7. Existence / A. Nature of Existence / 3. Being / a. Nature of Being
11010

Being is what belongs to every possible object of thought

7. Existence / A. Nature of Existence / 3. Being / b. Being and existence
14161

Many things have being (as topics of propositions), but may not have actual existence

7. Existence / A. Nature of Existence / 7. Criterion for Existence
14173

What exists has causal relations, but nonexistent things may also have them

7. Existence / E. Categories / 3. Proposed Categories
14163

Four classes of terms: instants, points, terms at instants only, and terms at instants and points

8. Modes of Existence / A. Relations / 1. Nature of Relations
21341

Philosophers of logic and maths insisted that a vocabulary of relations was essential [Heil]

8. Modes of Existence / A. Relations / 4. Formal Relations / a. Types of relation
10586

'Reflexiveness' holds between a term and itself, and cannot be inferred from symmetry and transitiveness

8. Modes of Existence / A. Relations / 4. Formal Relations / b. Equivalence relation
10585

Symmetrical and transitive relations are formally like equality

9. Objects / A. Existence of Objects / 3. Objects in Thought
7781

I call an object of thought a 'term'. This is a wide concept implying unity and existence.

9. Objects / A. Existence of Objects / 5. Simples
14166

Unities are only in propositions or concepts, and nothing that exists has unity

9. Objects / B. Unity of Objects / 1. Unifying an Object / a. Intrinsic unification
14164

The only unities are simples, or wholes composed of parts

9. Objects / B. Unity of Objects / 1. Unifying an Object / b. Unifying aggregates
14112

A set has some sort of unity, but not enough to be a 'whole'

9. Objects / D. Essence of Objects / 15. Against Essentialism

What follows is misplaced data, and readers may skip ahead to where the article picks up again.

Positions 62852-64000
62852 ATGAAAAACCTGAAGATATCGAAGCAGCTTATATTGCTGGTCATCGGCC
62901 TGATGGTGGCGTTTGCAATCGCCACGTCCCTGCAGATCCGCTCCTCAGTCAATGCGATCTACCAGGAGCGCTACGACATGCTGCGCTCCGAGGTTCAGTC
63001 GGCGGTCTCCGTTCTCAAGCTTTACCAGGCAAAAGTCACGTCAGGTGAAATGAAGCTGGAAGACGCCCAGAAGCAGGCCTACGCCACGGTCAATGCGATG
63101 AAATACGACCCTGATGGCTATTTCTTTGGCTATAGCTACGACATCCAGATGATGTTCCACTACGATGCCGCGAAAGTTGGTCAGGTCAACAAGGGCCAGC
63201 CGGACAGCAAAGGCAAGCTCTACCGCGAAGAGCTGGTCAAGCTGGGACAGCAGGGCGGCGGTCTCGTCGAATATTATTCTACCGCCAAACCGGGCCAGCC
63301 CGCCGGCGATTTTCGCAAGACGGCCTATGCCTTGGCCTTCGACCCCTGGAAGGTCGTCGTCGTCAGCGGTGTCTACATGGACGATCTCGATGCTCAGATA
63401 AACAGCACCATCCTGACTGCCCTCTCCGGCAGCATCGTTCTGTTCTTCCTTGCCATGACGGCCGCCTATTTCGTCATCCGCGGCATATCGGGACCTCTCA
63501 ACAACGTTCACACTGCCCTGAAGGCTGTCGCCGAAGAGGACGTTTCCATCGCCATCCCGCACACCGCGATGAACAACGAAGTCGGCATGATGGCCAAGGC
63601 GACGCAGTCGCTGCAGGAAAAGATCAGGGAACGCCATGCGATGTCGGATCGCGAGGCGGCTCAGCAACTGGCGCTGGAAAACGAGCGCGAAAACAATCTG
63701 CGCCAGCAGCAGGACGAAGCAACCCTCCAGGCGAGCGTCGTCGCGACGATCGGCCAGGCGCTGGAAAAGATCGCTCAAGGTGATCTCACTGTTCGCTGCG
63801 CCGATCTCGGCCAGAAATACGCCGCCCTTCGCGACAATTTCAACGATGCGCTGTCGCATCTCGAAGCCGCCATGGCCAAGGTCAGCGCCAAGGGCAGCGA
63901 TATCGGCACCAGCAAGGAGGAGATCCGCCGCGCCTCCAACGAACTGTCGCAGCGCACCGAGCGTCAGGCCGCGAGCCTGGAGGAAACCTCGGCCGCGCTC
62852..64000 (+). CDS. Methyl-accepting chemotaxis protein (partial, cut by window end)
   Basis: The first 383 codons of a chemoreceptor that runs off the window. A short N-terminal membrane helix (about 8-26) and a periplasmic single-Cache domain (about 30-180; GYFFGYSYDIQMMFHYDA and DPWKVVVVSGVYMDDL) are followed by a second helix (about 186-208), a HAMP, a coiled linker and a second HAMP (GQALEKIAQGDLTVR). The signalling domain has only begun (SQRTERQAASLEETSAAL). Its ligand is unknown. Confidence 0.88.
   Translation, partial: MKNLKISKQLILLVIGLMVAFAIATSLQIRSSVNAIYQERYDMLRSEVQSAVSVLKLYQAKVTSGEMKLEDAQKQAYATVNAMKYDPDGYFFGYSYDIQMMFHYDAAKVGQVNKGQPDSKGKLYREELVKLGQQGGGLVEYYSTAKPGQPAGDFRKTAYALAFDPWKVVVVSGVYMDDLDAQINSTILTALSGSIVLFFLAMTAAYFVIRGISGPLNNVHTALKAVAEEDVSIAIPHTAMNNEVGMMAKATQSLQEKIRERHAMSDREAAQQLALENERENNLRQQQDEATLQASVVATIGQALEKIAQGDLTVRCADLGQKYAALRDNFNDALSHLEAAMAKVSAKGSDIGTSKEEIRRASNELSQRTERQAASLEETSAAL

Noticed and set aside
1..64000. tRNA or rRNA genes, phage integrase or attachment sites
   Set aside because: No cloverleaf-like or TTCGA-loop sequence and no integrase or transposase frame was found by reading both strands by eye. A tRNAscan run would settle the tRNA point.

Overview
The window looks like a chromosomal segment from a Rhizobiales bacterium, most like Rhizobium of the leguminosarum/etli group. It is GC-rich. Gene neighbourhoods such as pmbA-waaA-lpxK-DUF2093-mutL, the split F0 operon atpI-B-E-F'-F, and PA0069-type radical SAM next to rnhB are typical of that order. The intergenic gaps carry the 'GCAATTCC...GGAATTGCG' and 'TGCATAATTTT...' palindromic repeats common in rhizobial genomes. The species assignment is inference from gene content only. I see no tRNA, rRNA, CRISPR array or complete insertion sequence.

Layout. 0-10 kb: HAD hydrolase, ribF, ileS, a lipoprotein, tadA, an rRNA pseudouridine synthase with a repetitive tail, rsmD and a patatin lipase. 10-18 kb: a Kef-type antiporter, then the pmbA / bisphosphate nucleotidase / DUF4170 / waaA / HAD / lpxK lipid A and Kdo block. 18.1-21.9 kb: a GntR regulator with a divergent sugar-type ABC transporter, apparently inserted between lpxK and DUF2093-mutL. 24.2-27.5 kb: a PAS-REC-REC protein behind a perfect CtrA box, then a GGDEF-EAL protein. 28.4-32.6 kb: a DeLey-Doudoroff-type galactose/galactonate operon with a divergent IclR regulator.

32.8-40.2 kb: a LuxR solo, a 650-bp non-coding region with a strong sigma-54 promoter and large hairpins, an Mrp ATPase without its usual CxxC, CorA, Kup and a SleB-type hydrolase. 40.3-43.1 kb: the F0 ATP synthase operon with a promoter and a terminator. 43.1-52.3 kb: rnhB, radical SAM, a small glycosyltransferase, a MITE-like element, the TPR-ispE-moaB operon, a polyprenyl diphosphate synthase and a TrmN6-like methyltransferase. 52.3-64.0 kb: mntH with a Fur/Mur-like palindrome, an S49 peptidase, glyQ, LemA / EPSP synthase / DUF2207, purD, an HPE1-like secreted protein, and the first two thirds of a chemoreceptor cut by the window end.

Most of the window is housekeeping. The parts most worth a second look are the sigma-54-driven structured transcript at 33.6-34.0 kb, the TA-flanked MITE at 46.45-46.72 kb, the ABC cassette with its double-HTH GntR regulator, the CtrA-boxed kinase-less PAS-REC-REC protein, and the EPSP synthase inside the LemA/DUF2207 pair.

14170

Change is obscured by substance, a thing's nature, subjectpredicate form, and by essences

9. Objects / F. Identity among Objects / 7. Indiscernible Objects
11849

It at least makes sense to say two objects have all their properties in common [Wittgenstein]

14107

Terms are identical if they belong to all the same classes

18. Thought / E. Abstraction / 7. Abstracta by Equivalence
10582

The principle of Abstraction says a symmetrical, transitive relation analyses into an identity

10583

Abstraction principles identify a common property, which is some third term with the right relation

10584

A certain type of property occurs if and only if there is an equivalence relation

19. Language / D. Propositions / 1. Propositions
14110

Proposition contain entities indicated by words, rather than the words themselves

19. Language / D. Propositions / 3. Concrete Propositions
19164

If propositions are facts, then false and true propositions are indistinguishable [Davidson]

19. Language / D. Propositions / 5. Unity of Propositions
14111

A proposition is a unity, and analysis destroys it

19157

Russell said the proposition must explain its own unity  or else objective truth is impossible [Davidson]

26. Natural Theory / C. Causation / 7. Eliminating causation
14172

Moments and points seem to imply other moments and points, but don't cause them

14175

We can drop 'cause', and just make inferences between facts

26. Natural Theory / D. Laws of Nature / 11. Against Laws of Nature
14174

The laws of motion and gravitation are just parts of the definition of a kind of matter

27. Natural Reality / A. Classical Physics / 1. Mechanics / a. Explaining movement
14168

Occupying a place and change are prior to motion, so motion is just occupying places at continuous times

27. Natural Reality / A. Classical Physics / 1. Mechanics / c. Forces
14171

Force is supposed to cause acceleration, but acceleration is a mathematical fiction

27. Natural Reality / C. SpaceTime / 1. Space / c. Points in space
14160

Space is the extension of 'point', and aggregates of points seem necessary for geometry

27. Natural Reality / C. SpaceTime / 3. SpaceTime
14156

Mathematicians don't distinguish between instants of time and points on a line

27. Natural Reality / D. Cosmology / 1. Cosmology
14169

The 'universe' can mean what exists now, what always has or will exist